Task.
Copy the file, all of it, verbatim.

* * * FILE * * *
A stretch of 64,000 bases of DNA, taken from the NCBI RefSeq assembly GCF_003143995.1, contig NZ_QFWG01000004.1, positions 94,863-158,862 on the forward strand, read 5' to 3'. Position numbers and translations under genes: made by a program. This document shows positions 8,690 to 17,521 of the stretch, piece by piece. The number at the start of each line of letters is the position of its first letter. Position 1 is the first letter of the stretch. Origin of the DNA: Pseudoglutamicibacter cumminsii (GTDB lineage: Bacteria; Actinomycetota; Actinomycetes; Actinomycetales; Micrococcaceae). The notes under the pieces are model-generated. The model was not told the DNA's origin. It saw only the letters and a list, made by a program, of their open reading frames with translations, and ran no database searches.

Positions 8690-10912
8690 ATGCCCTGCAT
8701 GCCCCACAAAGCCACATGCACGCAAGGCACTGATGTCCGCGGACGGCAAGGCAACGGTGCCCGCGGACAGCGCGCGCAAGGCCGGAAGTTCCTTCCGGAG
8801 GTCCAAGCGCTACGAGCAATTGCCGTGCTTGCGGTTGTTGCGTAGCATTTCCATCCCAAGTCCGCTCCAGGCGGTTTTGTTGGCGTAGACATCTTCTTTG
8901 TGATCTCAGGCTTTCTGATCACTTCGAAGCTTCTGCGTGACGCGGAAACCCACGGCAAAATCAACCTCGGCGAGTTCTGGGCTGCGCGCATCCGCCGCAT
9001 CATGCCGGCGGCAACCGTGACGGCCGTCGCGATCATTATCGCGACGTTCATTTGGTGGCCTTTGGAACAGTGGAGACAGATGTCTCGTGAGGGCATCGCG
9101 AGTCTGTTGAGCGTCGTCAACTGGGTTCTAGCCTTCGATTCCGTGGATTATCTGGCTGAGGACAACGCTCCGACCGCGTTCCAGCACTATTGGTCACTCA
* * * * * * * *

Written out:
A stretch of 64,000 bases of DNA, taken from the NCBI RefSeq assembly GCF_003143995.1, contig NZ_QFWG01000004.1, positions 94,863-158,862 on the forward strand, read 5' to 3'. Position numbers and translations under genes: made by a program. This document shows positions 8,690 to 17,521 of the stretch, piece by piece. The number at the start of each line of letters is the position of its first letter. Position 1 is the first letter of the stretch. Origin of the DNA: Pseudoglutamicibacter cumminsii (GTDB lineage: Bacteria; Actinomycetota; Actinomycetes; Actinomycetales; Micrococcaceae). The notes under the pieces are model-generated. The model was not told the DNA's origin. It saw only the letters and a list, made by a program, of their open reading frames with translations, and ran no database searches.

Positions 8690-10912
8690 ATGCCCTGCAT
8701 GCCCCACAAAGCCACATGCACGCAAGGCACTGATGTCCGCGGACGGCAAGGCAACGGTGCCCGCGGACAGCGCGCGCAAGGCCGGAAGTTCCTTCCGGAG
8801 GTCCAAGCGCTACGAGCAATTGCCGTGCTTGCGGTTGTTGCGTAGCATTTCCATCCCAAGTCCGCTCCAGGCGGTTTTGTTGGCGTAGACATCTTCTTTG
8901 TGATCTCAGGCTTTCTGATCACTTCGAAGCTTCTGCGTGACGCGGAAACCCACGGCAAAATCAACCTCGGCGAGTTCTGGGCTGCGCGCATCCGCCGCAT
9001 CATGCCGGCGGCAACCGTGACGGCCGTCGCGATCATTATCGCGACGTTCATTTGGTGGCCTTTGGAACAGTGGAGACAGATGTCTCGTGAGGGCATCGCG
9101 AGTCTGTTGAGCGTCGTCAACTGGGTTCTAGCCTTCGATTCCGTGGATTATCTGGCTGAGGACAACGCTCCGACCGCGTTCCAGCACTATTGGTCACTCA